||05-14-2019 10:10 PM
Toyota Reveals How Many Manual Transmissions It Sells
Unsurprisingly, the number isn't very large.
It's no secret that manual transmissions are a dying breed, and many automakers refuse to even build them anymore. Even though enthusiasts love to claim they'd one car or another as long as it had a manual, very few buyers are actually putting their money where their mouth is, and the sales numbers prove it. Toyota is one of a handful of car companies that continues to offer a manual option on several of its cars. The Corolla sedan and hatchback, Tacoma, Yaris sedan, and 86 are still offered with manuals, but the take rates are very low. Speaking with Toyota at the launch event for the new Supra, CarBuzz learned just how low.
While sitting at dinner, the topic of manual transmissions came up and we asked to see exactly what percentage of new Toyota cars come with a manual. "I can find you that," said Toyota spokesperson Nancy Hubbell, before showing CarBuzz an email detailing the breakdown of manual take rates across the lineup.
The Corolla lineup has the lowest take rate at less than 1%. With around 280,000 Corollas sold in the United States in 2018, this means less than 2,800 were delivered with a manual transmission. "It's not very high for the Corolla as a whole, but it is better if you just count the hatchback," Hubbell said.
If you only count the Corolla hatchback, which was developed with an all-new six-speed manual transmission, the take rate is much higher at 15%, though hatchback sales pale in comparison to the sedan. The outlook for manuals in the Tacoma and Yaris isn't much better, with buyers of both cars opting for them around 5% of the time. Since the take rate on the Mazda-built Yaris sedan was so low, Toyota decided not to offer the new 2020 Yaris hatchback with a manual option.
Although the Corolla, Tacoma, and Yaris manual take rates are somewhat worrying, the 86 should make up for it...right? Well, we expected a sports car like the 86 to have a much higher take rate than the mainstream cars, but the number is only around 33%. This means two-thirds of 86 buyers are opting for the six-speed automatic in a car that desperately cries out for a manual. If you had any doubt that the manual transmission is dying, the proof is in the sales numbers.
As much as it pains us to say it, manual transmissions are on their way out. While car enthusiasts bemoan the matter incessantly, as we just did, the reality is that most drivers arenít interested in owning something with a stick. Itís gotten to a point where many automakers no longer offer vehicles with a manual transmission, or just keep one high-performance model around with an optional clutch pedal just to appease a subset of their customer base.
Toyota, which sells more manual models than most, recently spilled its guts to CarBuzz after the outlet requested the company reveal the percentage of its new cars still sold with a manual while attending the Supra launch event.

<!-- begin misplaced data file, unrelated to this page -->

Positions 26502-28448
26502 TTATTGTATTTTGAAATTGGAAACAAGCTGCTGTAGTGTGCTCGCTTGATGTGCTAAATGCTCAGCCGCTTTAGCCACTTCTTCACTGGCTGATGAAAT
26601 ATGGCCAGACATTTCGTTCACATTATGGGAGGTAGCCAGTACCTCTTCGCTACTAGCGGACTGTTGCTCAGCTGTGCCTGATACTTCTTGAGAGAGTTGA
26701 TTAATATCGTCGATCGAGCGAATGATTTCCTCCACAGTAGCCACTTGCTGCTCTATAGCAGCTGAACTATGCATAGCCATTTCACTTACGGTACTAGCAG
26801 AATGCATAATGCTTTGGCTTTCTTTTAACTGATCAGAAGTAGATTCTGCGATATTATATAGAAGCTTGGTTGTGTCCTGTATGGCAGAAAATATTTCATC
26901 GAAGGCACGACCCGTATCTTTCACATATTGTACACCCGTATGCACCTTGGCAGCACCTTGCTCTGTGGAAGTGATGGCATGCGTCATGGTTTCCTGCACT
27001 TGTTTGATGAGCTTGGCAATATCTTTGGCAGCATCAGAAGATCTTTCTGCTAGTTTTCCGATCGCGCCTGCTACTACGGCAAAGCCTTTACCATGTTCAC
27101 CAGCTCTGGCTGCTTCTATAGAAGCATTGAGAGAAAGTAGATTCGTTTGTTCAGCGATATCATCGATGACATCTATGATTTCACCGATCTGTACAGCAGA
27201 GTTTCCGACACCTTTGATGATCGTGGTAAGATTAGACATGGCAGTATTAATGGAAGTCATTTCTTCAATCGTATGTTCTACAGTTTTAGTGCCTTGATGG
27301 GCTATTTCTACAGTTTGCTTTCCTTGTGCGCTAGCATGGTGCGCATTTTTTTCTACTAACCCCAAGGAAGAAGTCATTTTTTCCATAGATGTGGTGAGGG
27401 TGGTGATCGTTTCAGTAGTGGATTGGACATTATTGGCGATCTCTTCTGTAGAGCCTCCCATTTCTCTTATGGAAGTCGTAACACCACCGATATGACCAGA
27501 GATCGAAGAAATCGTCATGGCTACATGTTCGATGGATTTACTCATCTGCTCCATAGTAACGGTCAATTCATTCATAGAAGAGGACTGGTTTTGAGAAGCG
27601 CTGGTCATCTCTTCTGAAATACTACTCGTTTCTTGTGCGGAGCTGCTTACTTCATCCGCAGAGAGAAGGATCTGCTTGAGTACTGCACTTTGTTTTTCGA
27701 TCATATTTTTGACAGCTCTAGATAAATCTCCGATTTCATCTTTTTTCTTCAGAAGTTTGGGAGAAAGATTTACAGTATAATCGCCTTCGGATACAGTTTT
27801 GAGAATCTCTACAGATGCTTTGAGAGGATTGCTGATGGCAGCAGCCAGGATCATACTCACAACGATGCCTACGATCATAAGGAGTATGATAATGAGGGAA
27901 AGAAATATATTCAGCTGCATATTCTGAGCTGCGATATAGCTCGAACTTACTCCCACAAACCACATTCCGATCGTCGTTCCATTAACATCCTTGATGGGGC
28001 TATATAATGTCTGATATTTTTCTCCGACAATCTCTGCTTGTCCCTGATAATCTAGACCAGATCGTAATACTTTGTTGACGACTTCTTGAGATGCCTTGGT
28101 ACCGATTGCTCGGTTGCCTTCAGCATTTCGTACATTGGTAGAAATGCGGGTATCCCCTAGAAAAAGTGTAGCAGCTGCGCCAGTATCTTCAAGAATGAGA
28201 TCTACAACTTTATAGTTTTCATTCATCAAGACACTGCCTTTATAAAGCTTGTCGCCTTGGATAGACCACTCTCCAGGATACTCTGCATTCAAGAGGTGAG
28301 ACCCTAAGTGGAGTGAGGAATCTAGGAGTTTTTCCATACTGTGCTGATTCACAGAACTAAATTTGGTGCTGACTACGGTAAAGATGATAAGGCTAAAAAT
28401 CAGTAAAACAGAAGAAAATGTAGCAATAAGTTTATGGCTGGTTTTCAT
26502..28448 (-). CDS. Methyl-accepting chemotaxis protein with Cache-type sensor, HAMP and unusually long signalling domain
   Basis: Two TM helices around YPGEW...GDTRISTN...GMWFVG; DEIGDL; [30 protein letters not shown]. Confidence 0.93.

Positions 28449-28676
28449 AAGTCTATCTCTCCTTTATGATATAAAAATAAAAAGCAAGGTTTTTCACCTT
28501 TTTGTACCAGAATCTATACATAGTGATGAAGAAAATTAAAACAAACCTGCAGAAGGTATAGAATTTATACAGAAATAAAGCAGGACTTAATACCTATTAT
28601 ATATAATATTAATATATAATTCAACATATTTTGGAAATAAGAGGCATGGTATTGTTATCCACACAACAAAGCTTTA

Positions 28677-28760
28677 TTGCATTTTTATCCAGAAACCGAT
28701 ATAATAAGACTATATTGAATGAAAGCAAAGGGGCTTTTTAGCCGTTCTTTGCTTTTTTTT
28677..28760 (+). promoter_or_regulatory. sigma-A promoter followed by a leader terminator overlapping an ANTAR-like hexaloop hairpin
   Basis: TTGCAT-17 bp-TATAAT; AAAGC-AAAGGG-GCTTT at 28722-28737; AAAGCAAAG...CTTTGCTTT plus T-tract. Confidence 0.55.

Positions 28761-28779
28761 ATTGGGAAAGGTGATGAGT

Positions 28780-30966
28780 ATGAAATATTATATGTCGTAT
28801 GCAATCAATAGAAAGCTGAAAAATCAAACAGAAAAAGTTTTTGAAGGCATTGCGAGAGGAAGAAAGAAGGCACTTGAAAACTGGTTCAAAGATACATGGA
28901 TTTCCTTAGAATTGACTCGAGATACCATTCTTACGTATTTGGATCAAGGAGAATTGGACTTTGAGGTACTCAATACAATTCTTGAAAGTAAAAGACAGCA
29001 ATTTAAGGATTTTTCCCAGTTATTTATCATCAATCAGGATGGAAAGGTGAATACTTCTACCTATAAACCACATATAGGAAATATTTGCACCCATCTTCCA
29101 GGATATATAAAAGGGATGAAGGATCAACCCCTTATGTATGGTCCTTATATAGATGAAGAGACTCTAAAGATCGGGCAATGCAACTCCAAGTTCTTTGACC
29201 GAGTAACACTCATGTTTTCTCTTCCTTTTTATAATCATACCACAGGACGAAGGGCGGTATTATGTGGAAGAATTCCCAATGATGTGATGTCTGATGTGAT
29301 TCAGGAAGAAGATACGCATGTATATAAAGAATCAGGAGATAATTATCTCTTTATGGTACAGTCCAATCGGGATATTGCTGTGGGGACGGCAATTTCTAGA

The resulting figures are about what youíd expect.
At the time of this writing, Toyota still sells manual variants of the Yaris, Corolla, 86 coupe, and Tacoma pickup ó albeit not in every trim. However, the worldís most prolific automobile (the Corolla) saw less than 1 percent of U.S. buyers opt for a manual transmission in 2018. Toyota spokesperson Nancy Hubbell said that breaks down to roughly 2,800 vehicles. ďItís not very high for the Corolla as a whole, but it is better if you just count the hatchback,Ē Hubbell said, adding that roughly 15 percent were sold with a stick.
Once again, hatchback owners prove themselves to be the real automotive enthusiast ó or perhaps this authorís disgusting bias is showing. Still, it should be said that Toyota intentionally positioned the new-for-2019 hatch as the more performance-oriented choice, even if we were to go by looks alone. Itís possible the company could boost those manual numbers a bit if it found a way to run with the hatchís diet-performance image while adding some power, but without breaking the bank.
The 86, which you might expect to have a more even split, as it is quite literally an enthusiast car, only saw a third of its brethren shipped with a stick in 2018. Considering that a six-speed manual was supposed to be part of its overall appeal, and that stick-shift models actually boast five additional horsepower, this was quite the surprise.
Meanwhile, the Yaris and Tacoma saw around 5 percent of U.S. customers choosing to row their own gears in 2018. That breaks down to about 12,280 pickups and just 97 examples of the itty-bitty hatchback.
With that in mind, it should be no surprise as to why Toyota decided against providing the Yaris with a manual option for the 2020 model year and has already relegated clutch pedals to well-equipped Tacoma TRDs with the beefier V6.
Yeah, yeah. We know you hate it. But the manual is living on borrowed time, continuing to lose prominence as fewer and fewer adults bother to learn how to drive stick. Weíre just glad some manufacturers still bothering providing them, as thereís not much of a financial case to be made anymore.